Grubstake. 1525 Pine St. (between Van Ness and Polk), S.F.; (415) 673-8268. 5 p.m.-4 a.m. Monday-Friday; 10 a.m.-4 a.m. Saturday and Sunday
    Osha Thai Noodle Cafe (Tenderloin). 696 Geary St. (at Leavenworth), S.F.; (415) 673-2368. 11 a.m.-1 a.m. Sunday-Thursday; 11 a.m.-3 a.m. Friday and Saturday

    19 Replies
    1. re: grayelf

      I'm finding that surprisingly North Beach seems to have the richest late night dining activity ... though not all of the joints are places one would want to go.

      Here's the over 100 places in the city of SF that are open late ... weekends are usually the best for late night actiity. Neighborhood will proably determine where you go. Hours and usually websites are on these records
      http://www.chow.com/search?Search.x=3...

      There are also links to many Chowhound reports on each place record.
      Of those not mentioned above, depending on the neighborhood you might stay some to consider are Eastside West, Bacar (known for their wine), Magnolia, The Monks Kettle, Zuni, Spices (which you should keep in mind for ethnic eats),
      Rogue Ales, Betelnut, Bix, Jardiniere, Rose Pistola, District Wine Bar, Epic Roasthouse, Orson

      Since Day One for you is Saturday, you would be missing a lot doing a burrito search that day for lunch. Instead go to the Ferry Plaza Farmers Market (8-1). That will fulfill a number of your requests ... unique California experience, inexpensive lunch, wine store (Wine Merchant in Ferry Building). It might even fulfill your desire for Mexican at the Primavera stand ... I'm not a fan but I'm willing to give their chiquilies a try based on all the raves. If you look at the Place record for Ferry Plaza you will see lots of recent reports.

      Search Places for Wine Bars and you will similarily see recent reports. If you search the SF board itself there was a recent thread.

      For other requests in #3 - read "New to this board" at the top of the board for hints. This is a frequest reqest on the board and even if people answer this for the umpteenth time, it will only be a small slice of the many, many better topics on this board.

      For upscale splurge ... look at opentable.com for $$$$ restaurants. You can also search this board for that critera. The restaurants you mention have many reports on this board. The opinion on both Michael Mina and Gary Danko are VERY mixed on the board. Neither will give you a unique experience. My own personal favorite is the Dining Room at the Ritz Carlton. Fifth Floor re-opened recently so there isn't much current info on the latest and greatest version.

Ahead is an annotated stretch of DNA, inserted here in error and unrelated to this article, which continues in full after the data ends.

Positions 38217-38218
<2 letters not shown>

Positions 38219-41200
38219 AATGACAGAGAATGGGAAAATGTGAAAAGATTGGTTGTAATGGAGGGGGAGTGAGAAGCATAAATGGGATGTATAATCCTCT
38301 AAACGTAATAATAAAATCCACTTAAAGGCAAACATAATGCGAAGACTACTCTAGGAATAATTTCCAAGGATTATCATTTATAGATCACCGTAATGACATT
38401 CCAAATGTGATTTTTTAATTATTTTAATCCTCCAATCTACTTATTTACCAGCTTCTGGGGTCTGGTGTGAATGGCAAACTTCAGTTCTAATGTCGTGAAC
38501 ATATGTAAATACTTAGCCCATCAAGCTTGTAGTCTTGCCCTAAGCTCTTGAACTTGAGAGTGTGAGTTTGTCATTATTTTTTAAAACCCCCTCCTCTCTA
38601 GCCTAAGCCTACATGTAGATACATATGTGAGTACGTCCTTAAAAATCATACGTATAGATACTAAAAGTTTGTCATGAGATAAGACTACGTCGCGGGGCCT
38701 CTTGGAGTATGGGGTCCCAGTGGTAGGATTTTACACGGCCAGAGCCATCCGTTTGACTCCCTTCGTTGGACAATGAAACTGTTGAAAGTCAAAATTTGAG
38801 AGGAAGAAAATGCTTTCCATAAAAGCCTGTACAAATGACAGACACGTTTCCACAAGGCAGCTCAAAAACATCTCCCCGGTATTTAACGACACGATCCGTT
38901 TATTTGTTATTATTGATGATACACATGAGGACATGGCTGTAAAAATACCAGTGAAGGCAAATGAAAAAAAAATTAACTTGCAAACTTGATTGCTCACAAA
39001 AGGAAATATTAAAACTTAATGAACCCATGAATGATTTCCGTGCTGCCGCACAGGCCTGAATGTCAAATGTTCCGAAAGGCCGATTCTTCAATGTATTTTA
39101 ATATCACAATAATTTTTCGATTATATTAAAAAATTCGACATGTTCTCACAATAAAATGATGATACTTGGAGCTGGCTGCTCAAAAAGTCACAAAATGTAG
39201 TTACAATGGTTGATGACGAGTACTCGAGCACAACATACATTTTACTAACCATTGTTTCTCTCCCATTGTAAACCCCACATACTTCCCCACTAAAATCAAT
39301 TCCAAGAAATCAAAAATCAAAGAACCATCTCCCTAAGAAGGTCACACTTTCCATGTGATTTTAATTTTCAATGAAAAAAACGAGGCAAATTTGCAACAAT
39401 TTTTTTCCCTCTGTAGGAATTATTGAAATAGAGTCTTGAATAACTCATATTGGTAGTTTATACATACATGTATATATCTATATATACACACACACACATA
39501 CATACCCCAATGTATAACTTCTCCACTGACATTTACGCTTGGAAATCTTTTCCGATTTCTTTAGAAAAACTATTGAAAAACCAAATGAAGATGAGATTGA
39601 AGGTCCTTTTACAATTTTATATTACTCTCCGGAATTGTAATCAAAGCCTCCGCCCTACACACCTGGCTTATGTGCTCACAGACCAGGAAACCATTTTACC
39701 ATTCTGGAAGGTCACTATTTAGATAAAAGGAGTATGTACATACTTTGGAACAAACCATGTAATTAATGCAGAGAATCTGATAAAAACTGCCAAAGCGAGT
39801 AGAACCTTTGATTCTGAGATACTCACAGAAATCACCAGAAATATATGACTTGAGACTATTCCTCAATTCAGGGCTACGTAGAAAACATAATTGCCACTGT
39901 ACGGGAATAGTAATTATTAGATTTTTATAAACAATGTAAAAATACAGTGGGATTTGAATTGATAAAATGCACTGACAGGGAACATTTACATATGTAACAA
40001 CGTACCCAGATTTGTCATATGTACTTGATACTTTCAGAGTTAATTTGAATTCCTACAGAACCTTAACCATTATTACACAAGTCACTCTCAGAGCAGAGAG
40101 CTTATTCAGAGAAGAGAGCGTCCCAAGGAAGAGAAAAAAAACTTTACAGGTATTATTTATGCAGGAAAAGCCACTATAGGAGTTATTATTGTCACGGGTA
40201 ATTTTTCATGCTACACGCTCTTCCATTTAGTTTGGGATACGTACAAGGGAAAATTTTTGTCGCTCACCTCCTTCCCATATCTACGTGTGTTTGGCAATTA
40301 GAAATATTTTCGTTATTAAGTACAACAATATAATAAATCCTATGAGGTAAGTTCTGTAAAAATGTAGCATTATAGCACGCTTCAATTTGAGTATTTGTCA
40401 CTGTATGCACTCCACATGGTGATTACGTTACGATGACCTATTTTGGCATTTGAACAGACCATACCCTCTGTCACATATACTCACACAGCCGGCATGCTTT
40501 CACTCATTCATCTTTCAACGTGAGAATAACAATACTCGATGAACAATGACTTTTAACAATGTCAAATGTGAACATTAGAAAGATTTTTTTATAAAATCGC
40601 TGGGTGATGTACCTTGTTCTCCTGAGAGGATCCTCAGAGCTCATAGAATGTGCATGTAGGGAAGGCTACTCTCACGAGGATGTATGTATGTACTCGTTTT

Even so, I would be more interested in trying out COI than Fifth Floor. The restaurant group that runs Fifth Floor is just starting to sound too upscale chain to me at this point with close to 200 restaurants under their management. While some of COI makes me roll my eyes, it is the labor of love of a single chef - Daniel Patterson ... and though he has made me roll my eyes a lot in the past ... well, it just seems more personal to me ... be sure to ask which flowers you sniff and which you eat ... and don't wear your own cologne ... they will provide it.

      Zuni screams unique to SF. I like Coco500 a lot. Go to Cafe Gratitude for lunch or breakfast so you can go home and mock those crazy Californians.

      Aziza is a Cal-Moroccan restaurant that is often first mentioned as a unique to SF place. I also like 1550 Hyde for a place that has a nice wine list and a good neighborhood California vibe.

      K & L is a good wine shop. Coco500 is near it. Should you go to Aziza, on the way up before dinner you might check out Blackwells. Search Wine Shop in Places for more suggestions and reports.